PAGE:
So, I’ve been reading about memory. More specifically, I’ve been reading about remembering and training one’s memory. Obviously, it’s a deep and wide topic, but a few things have stood out thus far, including how to make one’s life more memorable.
Now, I’m not talking about doing things so as to be remembered by others. Rather, these are things that make your own life more memorable to you which, in turn, actually makes for a “longer” life.
Okay, I feel like I might be derailing a tad here; stay with me. First, we gotta address the old—and, it turns out, erroneous—idea that time flies when we’re having fun. See, if we accept that, it would lead us to believe that a fun-filled life would also feel upsettingly brief. But, in fact, the opposite is true. The more routine your daily life, the more your days are likely to blend together and fade from memory on the strength of their sheer unmemorableness (yup: made up word; deal with it).
Think of life as a novel. When you’re reading a novel the author includes only the remarkable, notable, memorable bits. She won’t include any of those mundane moments like the time the main character spent lounging on the couch watching Netflix, or the hour it took him to reorganize his closet. The insignificant stuff is excised. If the author doesn’t do it herself, her editor will. Instead, the author fills her novel with exciting or significant scenes in her character’s life. The more of these scenes there are, the longer the novel.
Turns out our memories work the same way: they edit out all the mundane, insignificant, routine stuff and hold onto the exciting, remarkable stuff. So, the more exciting stuff you experience, the longer your personal “novel” will be. If your life is nothing but routine (work, home, TV, bed, repeat), well, that would make for a hell of a short novel, right?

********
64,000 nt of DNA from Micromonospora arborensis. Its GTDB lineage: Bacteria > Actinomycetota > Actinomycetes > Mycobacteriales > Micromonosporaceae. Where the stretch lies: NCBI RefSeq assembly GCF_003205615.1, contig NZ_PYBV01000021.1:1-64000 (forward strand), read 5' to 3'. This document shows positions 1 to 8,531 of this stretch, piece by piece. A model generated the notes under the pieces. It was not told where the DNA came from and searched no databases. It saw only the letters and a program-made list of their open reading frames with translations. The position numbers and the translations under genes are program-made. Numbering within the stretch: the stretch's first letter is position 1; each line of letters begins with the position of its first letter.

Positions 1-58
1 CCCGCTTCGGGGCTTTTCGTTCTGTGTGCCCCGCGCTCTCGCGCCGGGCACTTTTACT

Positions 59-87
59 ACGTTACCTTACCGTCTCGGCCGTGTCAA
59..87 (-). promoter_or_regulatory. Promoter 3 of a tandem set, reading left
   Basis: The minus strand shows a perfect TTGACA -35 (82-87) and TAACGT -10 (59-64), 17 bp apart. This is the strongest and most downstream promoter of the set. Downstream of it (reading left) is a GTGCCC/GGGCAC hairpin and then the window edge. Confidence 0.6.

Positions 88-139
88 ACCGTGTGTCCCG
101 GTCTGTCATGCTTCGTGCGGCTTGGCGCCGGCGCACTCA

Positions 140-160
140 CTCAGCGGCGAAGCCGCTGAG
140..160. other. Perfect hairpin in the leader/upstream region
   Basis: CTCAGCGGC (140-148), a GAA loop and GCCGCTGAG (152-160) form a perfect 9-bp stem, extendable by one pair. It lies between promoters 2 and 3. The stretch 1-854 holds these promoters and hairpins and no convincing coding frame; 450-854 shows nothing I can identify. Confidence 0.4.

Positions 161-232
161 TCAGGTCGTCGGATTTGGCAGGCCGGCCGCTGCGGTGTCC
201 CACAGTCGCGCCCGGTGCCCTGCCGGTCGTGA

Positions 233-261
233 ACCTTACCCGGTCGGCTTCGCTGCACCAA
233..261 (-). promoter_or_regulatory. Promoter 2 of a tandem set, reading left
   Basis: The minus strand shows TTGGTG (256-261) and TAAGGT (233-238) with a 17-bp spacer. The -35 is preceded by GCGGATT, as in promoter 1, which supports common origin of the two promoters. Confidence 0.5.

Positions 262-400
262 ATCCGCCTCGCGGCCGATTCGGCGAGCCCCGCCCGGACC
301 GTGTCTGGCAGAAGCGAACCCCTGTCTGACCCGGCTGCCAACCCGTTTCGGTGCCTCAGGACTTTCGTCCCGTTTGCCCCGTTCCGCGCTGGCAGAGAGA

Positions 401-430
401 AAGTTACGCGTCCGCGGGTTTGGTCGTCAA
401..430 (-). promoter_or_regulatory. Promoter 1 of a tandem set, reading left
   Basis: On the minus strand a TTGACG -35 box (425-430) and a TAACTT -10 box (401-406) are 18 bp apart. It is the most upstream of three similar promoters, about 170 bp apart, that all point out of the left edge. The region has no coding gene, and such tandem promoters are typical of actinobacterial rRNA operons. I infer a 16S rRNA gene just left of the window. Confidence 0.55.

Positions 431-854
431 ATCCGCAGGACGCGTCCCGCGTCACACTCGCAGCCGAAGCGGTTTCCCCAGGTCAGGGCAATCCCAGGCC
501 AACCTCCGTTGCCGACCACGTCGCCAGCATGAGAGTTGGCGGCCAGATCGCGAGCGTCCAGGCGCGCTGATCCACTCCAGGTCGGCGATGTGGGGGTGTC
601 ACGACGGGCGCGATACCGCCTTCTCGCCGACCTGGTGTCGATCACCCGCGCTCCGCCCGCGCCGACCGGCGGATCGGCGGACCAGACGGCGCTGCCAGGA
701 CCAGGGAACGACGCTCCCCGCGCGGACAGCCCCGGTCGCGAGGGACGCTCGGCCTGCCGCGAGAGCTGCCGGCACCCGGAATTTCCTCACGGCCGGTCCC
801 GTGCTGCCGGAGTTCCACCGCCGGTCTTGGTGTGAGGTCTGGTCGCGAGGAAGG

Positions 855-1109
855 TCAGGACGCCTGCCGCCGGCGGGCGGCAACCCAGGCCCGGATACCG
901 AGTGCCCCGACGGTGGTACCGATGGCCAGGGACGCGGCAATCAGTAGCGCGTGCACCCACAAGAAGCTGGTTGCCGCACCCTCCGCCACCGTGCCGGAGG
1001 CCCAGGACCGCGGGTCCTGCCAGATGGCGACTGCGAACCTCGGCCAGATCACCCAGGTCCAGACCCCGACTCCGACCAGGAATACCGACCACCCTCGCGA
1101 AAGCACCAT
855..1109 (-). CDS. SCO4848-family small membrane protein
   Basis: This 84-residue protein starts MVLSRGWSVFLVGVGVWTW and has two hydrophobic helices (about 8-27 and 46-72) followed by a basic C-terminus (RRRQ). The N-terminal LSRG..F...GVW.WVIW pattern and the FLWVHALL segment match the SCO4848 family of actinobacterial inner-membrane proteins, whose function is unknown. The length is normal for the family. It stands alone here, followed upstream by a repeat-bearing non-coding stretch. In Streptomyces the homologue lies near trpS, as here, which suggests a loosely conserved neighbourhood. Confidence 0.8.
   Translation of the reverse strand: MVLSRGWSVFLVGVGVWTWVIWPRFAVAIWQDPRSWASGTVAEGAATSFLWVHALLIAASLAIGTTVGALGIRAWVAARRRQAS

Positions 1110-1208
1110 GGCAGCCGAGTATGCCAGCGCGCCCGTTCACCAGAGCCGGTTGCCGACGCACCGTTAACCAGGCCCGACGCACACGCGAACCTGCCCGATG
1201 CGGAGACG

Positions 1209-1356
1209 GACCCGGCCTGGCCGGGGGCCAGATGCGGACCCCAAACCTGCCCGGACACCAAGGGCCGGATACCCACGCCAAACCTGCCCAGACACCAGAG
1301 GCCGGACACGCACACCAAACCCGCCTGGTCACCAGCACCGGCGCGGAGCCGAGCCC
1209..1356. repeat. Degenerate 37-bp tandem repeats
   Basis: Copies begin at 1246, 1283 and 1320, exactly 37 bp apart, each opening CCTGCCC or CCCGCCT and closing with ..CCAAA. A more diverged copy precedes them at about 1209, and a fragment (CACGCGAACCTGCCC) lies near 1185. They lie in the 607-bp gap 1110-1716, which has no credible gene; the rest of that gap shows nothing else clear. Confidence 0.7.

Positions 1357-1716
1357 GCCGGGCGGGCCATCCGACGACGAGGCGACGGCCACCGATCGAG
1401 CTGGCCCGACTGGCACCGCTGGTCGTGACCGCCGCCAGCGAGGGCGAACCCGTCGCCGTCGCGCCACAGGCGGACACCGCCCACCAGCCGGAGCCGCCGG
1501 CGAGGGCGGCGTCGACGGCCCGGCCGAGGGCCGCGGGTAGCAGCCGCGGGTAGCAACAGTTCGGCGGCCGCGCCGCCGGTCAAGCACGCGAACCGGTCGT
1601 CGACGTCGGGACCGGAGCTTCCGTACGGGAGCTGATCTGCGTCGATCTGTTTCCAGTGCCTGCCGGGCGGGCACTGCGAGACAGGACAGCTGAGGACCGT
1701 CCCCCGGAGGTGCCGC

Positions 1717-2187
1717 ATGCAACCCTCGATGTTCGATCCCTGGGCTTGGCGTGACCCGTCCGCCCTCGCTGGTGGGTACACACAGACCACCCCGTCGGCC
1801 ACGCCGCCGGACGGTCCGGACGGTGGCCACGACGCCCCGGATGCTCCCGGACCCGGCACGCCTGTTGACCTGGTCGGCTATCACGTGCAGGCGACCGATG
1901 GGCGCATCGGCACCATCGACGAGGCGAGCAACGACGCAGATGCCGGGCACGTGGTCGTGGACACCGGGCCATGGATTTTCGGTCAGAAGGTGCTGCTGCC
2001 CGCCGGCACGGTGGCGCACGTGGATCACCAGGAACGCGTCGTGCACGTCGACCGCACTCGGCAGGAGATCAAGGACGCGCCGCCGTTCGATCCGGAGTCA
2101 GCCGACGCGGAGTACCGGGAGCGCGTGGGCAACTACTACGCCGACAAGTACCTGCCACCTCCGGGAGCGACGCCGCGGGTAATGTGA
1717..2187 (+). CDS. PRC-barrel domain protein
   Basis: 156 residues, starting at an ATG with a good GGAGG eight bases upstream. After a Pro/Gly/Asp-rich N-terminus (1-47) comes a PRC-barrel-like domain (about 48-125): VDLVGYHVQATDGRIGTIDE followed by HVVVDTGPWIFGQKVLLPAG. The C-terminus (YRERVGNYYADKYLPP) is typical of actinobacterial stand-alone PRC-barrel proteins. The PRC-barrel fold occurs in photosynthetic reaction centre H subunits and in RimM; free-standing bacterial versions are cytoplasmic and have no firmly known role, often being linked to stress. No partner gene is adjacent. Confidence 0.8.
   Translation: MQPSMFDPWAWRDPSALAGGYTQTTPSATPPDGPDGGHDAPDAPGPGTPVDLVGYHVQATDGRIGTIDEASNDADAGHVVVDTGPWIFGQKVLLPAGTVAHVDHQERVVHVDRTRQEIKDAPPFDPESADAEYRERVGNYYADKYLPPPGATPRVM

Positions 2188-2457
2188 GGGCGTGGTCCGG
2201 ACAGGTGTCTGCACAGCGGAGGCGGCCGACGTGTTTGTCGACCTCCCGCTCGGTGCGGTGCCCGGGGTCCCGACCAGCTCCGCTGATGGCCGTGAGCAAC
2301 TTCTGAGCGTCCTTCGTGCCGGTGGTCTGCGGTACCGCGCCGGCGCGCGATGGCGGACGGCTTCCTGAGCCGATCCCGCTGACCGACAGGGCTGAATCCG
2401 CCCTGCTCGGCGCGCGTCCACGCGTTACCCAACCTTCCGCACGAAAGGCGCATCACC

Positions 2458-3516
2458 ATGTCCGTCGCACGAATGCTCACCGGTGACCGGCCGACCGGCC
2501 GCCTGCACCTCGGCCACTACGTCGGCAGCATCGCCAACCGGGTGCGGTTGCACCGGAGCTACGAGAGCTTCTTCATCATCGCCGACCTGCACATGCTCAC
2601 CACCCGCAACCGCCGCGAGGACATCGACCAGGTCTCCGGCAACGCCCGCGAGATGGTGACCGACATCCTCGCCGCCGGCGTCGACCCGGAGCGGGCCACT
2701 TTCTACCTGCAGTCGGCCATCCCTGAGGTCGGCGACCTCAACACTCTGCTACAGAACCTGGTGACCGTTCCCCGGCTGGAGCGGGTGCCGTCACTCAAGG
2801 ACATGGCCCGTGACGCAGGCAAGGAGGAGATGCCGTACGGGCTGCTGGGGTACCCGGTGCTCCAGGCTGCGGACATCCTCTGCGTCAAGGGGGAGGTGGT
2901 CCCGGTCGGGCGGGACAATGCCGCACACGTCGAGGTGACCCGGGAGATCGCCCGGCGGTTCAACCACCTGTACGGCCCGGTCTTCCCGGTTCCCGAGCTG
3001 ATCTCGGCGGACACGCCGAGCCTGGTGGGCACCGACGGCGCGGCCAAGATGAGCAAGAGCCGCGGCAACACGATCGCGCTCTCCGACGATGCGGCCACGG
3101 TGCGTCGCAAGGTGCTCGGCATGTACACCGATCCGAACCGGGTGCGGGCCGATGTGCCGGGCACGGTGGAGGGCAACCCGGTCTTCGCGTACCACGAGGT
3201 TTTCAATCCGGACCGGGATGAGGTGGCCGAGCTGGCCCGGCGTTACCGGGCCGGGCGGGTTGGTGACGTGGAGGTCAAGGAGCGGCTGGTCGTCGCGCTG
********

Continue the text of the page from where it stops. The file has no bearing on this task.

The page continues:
Think about it: the moment when you say to yourself, “Shit, this year is already done?” typically follows an exceedingly routine year. But think back on a year during which you did a lot of traveling, for example, and that year will feel especially full and may elicit such thoughts as, “How did I fit it all into a single year?”
So, for a longer, more satisfying, more memorable life, it’s important to fill one’s life with as many genuinely memorable moments as possible. I’m not gonna tell you how to do that, of course, since words like “significant” and “satisfying” are entirely subjective. But, maybe focus on those things that stand out when you think back to last year, or three years ago, or a decade ago. What do you remember fondly? What memories cause you to smile? Whatever they are, those are the scenes your editor left alone and those are the kinda scenes you need more of.
For me, this usually involves discovery, exploration, travel, that sorta thing, but it can also be an especially good book or movie, or a fascinating conversation or time spent with family . . .
Fact is, memories truly are made, and they’re made through experiences worth remembering. It’s like Benjamin Franklin said, “Write something worth reading or live a life worth writing about,” even if the “writer” in question is simply your own memory.